But the province’s famous “rat patrol” is stumped after rats were found in Calgary and Medicine Hat.
About 60 rats have been killed in a Medicine Hat landfill since a colony was discovered there last week. Six rodents were spotted in the city and another 16 emerged in the surrounding Cypress County.
Single Norway rat sightings have been reported in the area since spring.
On Friday, Calgary city officials said a resident found a dead rat near his property. The Animal and Bylaw Services Department suspects the rat was an escaped pet.
Agricultural fieldmen known as the “rat patrol” eliminate rats within a designated control zone 600 kilometres long and 30 kilometres wide along the province’s eastern boundary.
Alberta says such measures have prevented an estimated $1 billion in damage that would have been caused by rats over the last five decades.
Bull snakes will be taken to the landfill where the rat colony was found so they can eat any remaining rodents. Traps and cameras have also been set up to track the vermin.
“They do carry disease. That’s another main reason they are on the pest list,” said Jason Storch, an agricultural fieldman in Cypress County. “They are a real nuisance.”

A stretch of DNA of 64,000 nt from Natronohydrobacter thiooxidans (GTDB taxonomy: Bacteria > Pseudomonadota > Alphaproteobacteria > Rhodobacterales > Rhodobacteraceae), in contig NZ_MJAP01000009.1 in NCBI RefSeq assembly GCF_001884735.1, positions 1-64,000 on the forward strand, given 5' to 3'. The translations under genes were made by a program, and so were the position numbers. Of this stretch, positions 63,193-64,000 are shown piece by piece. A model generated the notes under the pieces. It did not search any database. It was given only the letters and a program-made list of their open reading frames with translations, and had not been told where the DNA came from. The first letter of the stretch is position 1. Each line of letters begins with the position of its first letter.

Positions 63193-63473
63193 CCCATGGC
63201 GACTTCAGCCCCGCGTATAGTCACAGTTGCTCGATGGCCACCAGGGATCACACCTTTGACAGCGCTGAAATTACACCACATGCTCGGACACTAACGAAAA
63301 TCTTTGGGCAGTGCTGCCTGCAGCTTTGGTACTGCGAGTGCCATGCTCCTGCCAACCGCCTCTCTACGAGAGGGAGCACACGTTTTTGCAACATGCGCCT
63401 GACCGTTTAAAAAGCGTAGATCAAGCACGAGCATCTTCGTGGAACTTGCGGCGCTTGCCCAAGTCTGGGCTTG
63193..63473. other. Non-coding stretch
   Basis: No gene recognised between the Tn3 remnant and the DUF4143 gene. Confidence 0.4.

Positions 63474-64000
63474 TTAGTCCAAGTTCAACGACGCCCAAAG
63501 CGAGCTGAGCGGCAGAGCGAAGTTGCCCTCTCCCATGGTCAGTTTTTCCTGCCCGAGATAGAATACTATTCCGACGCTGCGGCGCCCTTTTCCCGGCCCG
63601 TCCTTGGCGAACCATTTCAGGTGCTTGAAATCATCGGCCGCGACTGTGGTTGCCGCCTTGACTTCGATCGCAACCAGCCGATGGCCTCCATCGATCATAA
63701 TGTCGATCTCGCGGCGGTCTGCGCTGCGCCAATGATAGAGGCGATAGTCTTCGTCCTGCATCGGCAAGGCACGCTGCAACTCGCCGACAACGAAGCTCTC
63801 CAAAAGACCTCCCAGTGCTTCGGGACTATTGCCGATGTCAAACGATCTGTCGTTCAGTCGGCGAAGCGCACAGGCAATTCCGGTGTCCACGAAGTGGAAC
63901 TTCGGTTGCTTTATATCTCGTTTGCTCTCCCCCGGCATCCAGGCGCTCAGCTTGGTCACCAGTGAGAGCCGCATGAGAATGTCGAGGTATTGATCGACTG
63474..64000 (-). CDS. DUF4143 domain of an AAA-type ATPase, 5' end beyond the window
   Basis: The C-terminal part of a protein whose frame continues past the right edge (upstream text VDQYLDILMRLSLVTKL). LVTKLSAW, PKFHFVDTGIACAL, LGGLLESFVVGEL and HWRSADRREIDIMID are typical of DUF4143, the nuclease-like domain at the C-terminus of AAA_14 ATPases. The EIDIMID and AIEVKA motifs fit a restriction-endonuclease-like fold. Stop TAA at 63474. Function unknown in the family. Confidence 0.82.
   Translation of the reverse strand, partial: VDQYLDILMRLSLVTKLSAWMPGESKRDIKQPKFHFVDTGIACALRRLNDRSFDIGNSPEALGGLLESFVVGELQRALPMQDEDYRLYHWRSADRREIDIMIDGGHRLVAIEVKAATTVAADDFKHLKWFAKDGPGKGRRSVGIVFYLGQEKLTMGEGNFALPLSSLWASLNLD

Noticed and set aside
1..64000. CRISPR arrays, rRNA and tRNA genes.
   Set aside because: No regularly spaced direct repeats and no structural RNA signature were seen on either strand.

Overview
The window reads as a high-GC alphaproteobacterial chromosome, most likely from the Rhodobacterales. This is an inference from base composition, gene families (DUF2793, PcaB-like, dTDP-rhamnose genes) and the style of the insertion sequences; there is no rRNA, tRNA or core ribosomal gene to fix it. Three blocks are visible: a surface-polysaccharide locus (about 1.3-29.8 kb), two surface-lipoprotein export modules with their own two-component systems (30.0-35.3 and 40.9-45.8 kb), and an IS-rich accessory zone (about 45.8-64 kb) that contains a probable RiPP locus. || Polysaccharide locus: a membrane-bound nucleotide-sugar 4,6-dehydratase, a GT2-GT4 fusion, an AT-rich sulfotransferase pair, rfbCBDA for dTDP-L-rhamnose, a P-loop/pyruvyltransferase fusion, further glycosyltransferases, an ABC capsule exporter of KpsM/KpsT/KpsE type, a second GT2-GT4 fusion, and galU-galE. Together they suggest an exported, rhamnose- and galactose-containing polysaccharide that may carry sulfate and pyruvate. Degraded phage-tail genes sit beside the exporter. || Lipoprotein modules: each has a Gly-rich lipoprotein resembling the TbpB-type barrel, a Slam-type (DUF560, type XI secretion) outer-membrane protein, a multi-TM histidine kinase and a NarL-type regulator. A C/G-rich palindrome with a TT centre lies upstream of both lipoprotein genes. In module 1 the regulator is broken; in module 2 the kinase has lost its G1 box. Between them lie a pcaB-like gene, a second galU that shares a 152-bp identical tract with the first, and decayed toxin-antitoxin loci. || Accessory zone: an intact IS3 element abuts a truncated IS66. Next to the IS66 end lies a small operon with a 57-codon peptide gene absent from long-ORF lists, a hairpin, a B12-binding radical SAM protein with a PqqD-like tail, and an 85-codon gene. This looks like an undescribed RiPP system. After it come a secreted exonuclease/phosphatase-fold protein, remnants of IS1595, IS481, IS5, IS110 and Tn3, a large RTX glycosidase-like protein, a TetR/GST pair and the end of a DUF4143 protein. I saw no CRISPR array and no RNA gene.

Animal control officials say one pair of rats can begin a chain of breeding that spawns up to 15,000 offspring a year.
Check out these bat pictures:
For more local bat information and Whistler, Squamish and Pemberton sustainability check out our former blog http://crittergetritter.wordpress.com
Bears are commonplace in Whistler, across fairways and under chairlifts over mountain bike trails the delight of tourists who’ve never seen such wild things, as well as locals, bears are seen quite commonly eating ants, berries and grass; grazing, and even sometimes passed out under a tree.
This Sundays occulter, when police responded to a call from a man saying: ¨he´d been sitting in a hot tub when a blow pushed him from his perch and he turned around, bleeding and confused, to find himself staring at a black bear…